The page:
Bioluminescence in deep sea starfish

Main area:Marine biology
 
Target group:Biology
 
Educational level:Masters, Bachelor
 
Project description:

Figure 1. The deep sea starfish Hymenodiscus coronata

Light is scattered by water and below 400-800 meters in the ocean there is no detectable sunlight left. Still there is lots of light – bioluminescence. Bioluminescence is the phenomenon that many organisms are able to produce light through biochemical processes. Studies have shown that up to 80% of deep sea animals are bioluminescent using the light for a number of functions including camouflage, predator avoidance, luring prey, and intraspecific communication.

              One of the dominate animal groups in the deep sea benthic animals are starfish. More than 100 species of starfish are found in the deep sea and the deepest record so far is 8100 meters. Especially the order Brisinga (see figure 1) is common in the deep sea. They resemble feather stars (crinoids) and many of them are also filter feeders forming a filter basket with their many arms. An interesting feature of many brisingid starfish is that they are highly bioluminescent, but little is currently known about how this light is produced and what function it serves in these animals.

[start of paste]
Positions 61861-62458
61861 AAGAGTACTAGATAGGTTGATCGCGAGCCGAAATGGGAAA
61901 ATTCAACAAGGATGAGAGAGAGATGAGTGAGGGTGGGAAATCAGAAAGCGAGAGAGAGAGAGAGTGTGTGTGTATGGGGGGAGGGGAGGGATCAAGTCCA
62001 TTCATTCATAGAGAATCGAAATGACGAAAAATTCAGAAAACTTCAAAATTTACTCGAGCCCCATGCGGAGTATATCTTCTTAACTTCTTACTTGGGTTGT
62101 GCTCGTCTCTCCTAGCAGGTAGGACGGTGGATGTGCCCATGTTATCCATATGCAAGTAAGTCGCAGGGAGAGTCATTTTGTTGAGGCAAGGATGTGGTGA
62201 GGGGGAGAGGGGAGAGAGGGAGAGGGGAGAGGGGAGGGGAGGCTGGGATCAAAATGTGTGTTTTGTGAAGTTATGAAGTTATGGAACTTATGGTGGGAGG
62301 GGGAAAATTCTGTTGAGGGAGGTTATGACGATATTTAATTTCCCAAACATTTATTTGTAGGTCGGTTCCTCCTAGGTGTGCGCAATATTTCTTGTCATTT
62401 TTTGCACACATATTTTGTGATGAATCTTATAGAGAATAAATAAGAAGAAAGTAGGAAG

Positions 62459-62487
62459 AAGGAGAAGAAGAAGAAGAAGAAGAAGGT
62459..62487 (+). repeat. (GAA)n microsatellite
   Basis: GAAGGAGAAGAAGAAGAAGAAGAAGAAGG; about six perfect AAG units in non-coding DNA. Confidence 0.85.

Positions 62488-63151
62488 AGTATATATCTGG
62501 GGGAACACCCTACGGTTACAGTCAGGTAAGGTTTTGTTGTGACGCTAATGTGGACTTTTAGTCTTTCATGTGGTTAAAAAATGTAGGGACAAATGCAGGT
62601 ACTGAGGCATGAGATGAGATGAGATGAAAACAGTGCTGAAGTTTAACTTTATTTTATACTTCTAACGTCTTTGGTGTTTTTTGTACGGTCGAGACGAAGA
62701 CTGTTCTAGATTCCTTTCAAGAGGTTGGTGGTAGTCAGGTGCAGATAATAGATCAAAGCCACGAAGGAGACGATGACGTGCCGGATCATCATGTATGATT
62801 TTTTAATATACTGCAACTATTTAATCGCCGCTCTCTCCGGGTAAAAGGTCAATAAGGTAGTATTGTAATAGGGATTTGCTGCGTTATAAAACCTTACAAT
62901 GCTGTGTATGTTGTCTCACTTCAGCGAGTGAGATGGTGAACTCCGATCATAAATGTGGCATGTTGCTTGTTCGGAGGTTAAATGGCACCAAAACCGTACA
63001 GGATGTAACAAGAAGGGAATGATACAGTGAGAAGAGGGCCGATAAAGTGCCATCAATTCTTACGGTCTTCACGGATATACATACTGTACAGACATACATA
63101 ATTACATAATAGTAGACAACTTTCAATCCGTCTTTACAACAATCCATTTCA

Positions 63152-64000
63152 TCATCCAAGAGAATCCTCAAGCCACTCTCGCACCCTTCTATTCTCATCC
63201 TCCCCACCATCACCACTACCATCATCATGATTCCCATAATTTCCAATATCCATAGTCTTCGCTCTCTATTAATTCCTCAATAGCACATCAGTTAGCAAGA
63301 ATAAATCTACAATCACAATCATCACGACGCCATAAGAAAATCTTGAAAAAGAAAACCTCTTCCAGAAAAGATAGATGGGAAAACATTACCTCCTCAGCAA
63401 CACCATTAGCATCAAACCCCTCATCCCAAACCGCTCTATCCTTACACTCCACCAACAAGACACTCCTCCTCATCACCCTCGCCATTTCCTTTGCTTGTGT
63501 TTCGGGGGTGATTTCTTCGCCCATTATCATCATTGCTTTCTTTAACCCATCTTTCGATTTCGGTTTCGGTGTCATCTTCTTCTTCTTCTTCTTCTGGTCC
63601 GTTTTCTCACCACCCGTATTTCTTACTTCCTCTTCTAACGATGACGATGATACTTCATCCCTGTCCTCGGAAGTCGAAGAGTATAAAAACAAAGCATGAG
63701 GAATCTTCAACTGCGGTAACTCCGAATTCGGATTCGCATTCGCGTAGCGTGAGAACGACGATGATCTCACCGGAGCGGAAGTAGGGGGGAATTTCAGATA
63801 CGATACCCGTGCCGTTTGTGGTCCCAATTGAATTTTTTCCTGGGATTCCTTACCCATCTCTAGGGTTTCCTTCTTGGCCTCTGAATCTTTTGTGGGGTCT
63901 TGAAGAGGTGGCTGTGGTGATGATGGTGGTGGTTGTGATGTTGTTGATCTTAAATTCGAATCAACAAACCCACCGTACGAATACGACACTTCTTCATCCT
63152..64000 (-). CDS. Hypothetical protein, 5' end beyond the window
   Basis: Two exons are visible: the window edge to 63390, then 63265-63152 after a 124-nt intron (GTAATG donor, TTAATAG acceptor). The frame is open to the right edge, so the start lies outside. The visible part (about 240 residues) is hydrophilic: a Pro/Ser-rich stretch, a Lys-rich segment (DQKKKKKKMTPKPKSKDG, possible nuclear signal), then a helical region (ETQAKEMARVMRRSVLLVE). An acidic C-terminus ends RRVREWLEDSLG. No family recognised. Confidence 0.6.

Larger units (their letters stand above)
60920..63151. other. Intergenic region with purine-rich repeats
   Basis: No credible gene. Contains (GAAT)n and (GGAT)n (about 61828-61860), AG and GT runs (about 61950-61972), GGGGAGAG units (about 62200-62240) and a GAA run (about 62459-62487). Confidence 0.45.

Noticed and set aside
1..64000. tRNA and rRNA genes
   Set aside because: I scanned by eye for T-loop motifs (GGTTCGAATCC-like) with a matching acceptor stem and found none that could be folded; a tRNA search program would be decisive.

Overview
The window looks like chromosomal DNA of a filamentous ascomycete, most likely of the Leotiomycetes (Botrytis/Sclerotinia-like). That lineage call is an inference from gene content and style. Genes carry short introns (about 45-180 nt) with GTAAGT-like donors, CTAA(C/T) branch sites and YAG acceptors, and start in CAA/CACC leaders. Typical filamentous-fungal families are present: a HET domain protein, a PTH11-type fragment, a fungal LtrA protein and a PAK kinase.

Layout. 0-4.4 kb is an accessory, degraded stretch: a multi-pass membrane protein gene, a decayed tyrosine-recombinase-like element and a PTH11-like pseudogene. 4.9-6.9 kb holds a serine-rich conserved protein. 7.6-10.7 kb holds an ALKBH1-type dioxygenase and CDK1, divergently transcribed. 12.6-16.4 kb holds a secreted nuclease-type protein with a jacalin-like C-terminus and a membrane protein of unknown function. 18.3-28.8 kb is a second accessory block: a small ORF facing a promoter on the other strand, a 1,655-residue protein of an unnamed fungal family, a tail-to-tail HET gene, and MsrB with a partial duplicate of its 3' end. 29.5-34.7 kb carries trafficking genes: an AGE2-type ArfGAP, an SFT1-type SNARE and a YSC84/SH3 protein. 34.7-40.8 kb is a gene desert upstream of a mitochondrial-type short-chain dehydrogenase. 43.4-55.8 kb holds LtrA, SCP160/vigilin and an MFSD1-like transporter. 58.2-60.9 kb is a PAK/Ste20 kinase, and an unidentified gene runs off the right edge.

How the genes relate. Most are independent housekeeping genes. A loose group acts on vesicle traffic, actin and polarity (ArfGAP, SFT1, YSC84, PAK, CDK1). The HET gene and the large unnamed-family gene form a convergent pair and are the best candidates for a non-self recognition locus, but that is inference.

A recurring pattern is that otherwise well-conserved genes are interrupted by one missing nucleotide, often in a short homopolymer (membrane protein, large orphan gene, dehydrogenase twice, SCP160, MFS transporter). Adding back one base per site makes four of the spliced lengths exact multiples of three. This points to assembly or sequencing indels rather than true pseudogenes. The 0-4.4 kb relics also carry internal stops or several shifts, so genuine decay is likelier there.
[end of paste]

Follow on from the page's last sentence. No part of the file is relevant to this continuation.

In the project, the bioluminescent tissue of brisingid starfish will be examined in order to localize and describe the light producing cells. There will be a focus on the North Atlantic species Hymenodiscus coronata (figure 1) but other species will also be included. Several different microscopical techniques will be applied to characterize the tissue including high-resolution light microscopy, transmission electron microscopy and confocal laser scanning microscopy. Besides characterization of the light producing cells, the project will also map the nervous system in the bioluminescent tissue, since there is evidence that light emission is under nervous control. This will be done through anti-body labelling of the neurons and confocal microscopy followed by 3D reconstruction of the nervous system.    

 
Methods used:electron microscopy, confocal microscopy, 3d reconstruction of nervous system
 
Keywords:deep sea, starfish, bioluminescence, nervous system
 
Supervisor(s):  Anders Garm
 
Email:algarm@bio.ku.dk